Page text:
Coping With Bedwetting

Bedwetting 315

Wetting the bed while spending the night at a friend’s house can be embarrassing. Waking up nightly to change the sheets can be frustrating. Worrying about wetting the bed at summer camp can be frightening.

An unpleasant and often distressing problem, bedwetting is very common, and it affects millions of children worldwide.

Toilet training is a learned skill that depends on a child’s physical development, behavior patterns and social influences. Between ages 2 and 3, most children can sense when their bladder is full and then urinate voluntarily, signaling their readiness for toilet training, which children complete at different rates.

Although most children are successfully potty trained by age 5, 15 percent still wet their beds. While the occasional accident is normal, when a child wets the bed, or clothes, more than twice a week for at least three months, it is called enuresis. If the accidents occur only at night, it’s called bedwetting, or nocturnal enuresis. The rate of bedwetting declines to 5 percent at 10 years old, and is more common in boys.

Why it Happens
There are many possible causes of bedwetting. Rarely (2- 3 percent of the time) it is caused by an underlying medical condition, such as a urinary tract infection, problem with the bladder or urinary tract, constipation, or problems making the right concentration of urine. Stress or disruptive experiences can cause a child who was previously dry to start having enuresis. Genetics may play a role in enuresis: Children whose parents were bedwetters are more likely to be bedwetters themselves.
And, children who wet may be more likely to be “deep-sleepers” and are less likely to wake up when their bladders are full at night.

It is important to talk to your child’s doctor if you think he has enuresis, or the wetting causes any distress for your child or family. Your doctor can offer helpful strategies and treatments to deal with bedwetting and can determine whether it is caused by a medical condition.

There are two main treatment strategies: medication and behavior therapy. Medication has good short-term success and is useful for times when the child may sleep outside the home, such as spending the night at a friend’s house. However, most kids will continue to wet their beds after the medication is stopped.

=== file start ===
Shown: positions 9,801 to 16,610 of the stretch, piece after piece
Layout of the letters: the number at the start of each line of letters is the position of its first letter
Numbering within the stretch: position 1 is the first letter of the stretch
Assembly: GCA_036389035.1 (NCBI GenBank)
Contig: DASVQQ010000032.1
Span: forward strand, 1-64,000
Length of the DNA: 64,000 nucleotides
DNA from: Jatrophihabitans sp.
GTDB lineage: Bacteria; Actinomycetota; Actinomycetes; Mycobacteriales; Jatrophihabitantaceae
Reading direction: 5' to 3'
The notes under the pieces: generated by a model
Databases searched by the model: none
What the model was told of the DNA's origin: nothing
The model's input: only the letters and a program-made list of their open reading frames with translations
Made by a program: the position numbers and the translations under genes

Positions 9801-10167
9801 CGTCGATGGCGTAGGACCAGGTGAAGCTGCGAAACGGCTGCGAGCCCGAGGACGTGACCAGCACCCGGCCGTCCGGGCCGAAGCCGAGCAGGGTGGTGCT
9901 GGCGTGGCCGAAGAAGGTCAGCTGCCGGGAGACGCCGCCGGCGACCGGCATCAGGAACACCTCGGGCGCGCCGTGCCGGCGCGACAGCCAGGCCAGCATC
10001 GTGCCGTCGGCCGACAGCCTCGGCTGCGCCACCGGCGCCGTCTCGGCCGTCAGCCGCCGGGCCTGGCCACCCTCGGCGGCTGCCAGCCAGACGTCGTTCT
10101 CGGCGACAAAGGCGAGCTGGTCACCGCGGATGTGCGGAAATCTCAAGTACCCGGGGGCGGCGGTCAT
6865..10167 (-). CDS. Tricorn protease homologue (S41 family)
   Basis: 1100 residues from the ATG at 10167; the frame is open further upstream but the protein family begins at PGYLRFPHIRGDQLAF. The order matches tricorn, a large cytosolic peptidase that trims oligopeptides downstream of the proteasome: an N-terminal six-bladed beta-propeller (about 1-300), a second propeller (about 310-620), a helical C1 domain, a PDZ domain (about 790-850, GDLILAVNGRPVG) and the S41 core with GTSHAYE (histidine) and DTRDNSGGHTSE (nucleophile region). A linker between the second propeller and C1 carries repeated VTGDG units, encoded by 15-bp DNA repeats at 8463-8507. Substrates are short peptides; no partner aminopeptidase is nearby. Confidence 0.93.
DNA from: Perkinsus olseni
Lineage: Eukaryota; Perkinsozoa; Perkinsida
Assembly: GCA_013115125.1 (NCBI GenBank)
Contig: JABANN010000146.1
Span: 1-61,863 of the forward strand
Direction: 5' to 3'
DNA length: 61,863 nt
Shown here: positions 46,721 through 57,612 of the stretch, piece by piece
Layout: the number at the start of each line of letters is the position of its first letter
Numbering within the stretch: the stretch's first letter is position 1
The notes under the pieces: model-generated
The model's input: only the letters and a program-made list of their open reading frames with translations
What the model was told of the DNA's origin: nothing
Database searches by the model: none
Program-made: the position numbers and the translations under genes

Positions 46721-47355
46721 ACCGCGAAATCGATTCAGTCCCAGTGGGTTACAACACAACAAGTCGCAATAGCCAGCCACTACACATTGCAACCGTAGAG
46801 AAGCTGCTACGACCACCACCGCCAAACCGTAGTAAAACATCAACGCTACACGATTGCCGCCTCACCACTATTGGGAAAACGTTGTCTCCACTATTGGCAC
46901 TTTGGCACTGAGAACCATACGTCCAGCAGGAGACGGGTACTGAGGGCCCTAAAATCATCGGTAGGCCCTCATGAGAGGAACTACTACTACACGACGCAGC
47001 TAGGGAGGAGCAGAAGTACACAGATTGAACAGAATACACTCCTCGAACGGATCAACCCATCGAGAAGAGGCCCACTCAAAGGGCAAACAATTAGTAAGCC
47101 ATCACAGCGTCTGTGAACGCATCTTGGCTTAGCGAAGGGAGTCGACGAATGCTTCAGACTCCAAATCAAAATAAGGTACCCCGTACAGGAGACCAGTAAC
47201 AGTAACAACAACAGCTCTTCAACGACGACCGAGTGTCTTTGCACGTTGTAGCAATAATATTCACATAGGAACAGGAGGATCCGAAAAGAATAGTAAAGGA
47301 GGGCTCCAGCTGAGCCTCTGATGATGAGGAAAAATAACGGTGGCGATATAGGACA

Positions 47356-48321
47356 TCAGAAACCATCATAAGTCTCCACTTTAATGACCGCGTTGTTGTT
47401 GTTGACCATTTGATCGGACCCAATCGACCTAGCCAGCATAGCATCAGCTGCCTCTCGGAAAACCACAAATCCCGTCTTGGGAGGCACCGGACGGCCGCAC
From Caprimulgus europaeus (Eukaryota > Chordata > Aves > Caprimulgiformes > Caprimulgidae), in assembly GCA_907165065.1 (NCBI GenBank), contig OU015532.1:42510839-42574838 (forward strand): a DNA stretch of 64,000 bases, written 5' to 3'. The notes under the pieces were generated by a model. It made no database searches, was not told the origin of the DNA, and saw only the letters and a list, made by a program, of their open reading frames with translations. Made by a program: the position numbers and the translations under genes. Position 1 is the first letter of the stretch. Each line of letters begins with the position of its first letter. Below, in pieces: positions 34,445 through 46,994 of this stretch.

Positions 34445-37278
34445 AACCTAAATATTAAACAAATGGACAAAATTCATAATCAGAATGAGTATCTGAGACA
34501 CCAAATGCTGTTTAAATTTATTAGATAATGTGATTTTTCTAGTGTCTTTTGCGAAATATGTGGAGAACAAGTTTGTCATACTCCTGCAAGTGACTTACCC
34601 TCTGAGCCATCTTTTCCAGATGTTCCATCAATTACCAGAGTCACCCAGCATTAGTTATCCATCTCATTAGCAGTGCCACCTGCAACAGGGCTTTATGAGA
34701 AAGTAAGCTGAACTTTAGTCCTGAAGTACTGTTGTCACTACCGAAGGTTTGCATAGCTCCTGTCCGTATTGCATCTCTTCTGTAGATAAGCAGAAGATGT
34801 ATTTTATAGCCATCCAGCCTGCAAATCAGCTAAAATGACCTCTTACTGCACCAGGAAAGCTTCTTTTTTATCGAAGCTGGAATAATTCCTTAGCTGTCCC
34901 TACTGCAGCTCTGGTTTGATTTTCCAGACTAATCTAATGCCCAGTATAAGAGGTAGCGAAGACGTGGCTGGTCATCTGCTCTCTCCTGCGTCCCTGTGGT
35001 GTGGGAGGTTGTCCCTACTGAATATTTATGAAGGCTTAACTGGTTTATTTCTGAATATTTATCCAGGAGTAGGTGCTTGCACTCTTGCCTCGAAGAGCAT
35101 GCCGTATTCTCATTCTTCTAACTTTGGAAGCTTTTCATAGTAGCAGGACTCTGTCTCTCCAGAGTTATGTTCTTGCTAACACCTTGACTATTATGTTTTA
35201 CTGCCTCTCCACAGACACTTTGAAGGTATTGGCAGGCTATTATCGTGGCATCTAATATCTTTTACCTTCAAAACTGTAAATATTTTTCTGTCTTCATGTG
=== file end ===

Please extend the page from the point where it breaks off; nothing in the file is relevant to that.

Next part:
A more successful treatment option for nighttime wetting is a enuresis alarm. This small, portable device is placed in the bed or the underpants of the child. The alarm emits a sound and/or vibration when wetting triggers it. The purpose of the enuresis alarm is to awaken the child as early as possible after wetting occurs.

A enuresis alarm conditions the child to be attuned to the sensation of a full bladder and increase his ability to wake up. Two-thirds of children cease bedwetting for 14 consecutive nights with alarm use compared to no treatment.
The long-term cure rate ranges from 68 percent to 84 percent. Some 10-15 percent of children may have a relapse, but they typically respond to a short course of reconditioning with the alarms. Bedwetting alarms are sold at many commercial retailers and can be found online.

Other strategies for helping children with bedwetting include: limiting liquids before bedtime, encouraging bathroom use before bedtime, waking the child during the night to empty the bladder, placing nightlights in the bathroom or hallway so that the child can easily find the way, covering the child’s mattress with plastic to make clean-up easier, praising the child on dry mornings and setting up a reward system for a reasonable number of dry nights.

How it Affects the Family
Enuresis may have significant psychological implications for children and contribute to family conflict. Children with enuresis may feel humiliated, socially isolated, fearful and ashamed. Many will avoid certain social situations, particularly when overnight stays with peers are involved.

As a result, bedwetting can affect social skills and school performance. And parents of bedwetters typically experience more stress than their friends who do not have children with enuresis.

Some parents punish their children for bedwetting, which can cause more stress for the child and family. It is important to remember that children rarely wet on purpose and usually feel ashamed about the incident. A child should never be made to feel guilty about something he cannot control. Children respond better to hearing praise for trying to stay dry — even when accidents occur — and encouragement that they can try again the next night.

Even though enuresis is a common childhood medical condition, parents often are often reluctant to seek medical attention. Also, many doctors do not routinely ask about bedwetting.
We encourage you to talk to your doctor about it. Don’t wait! Just think how excited your child will be when he can spend the night at a friend’s house for the first time.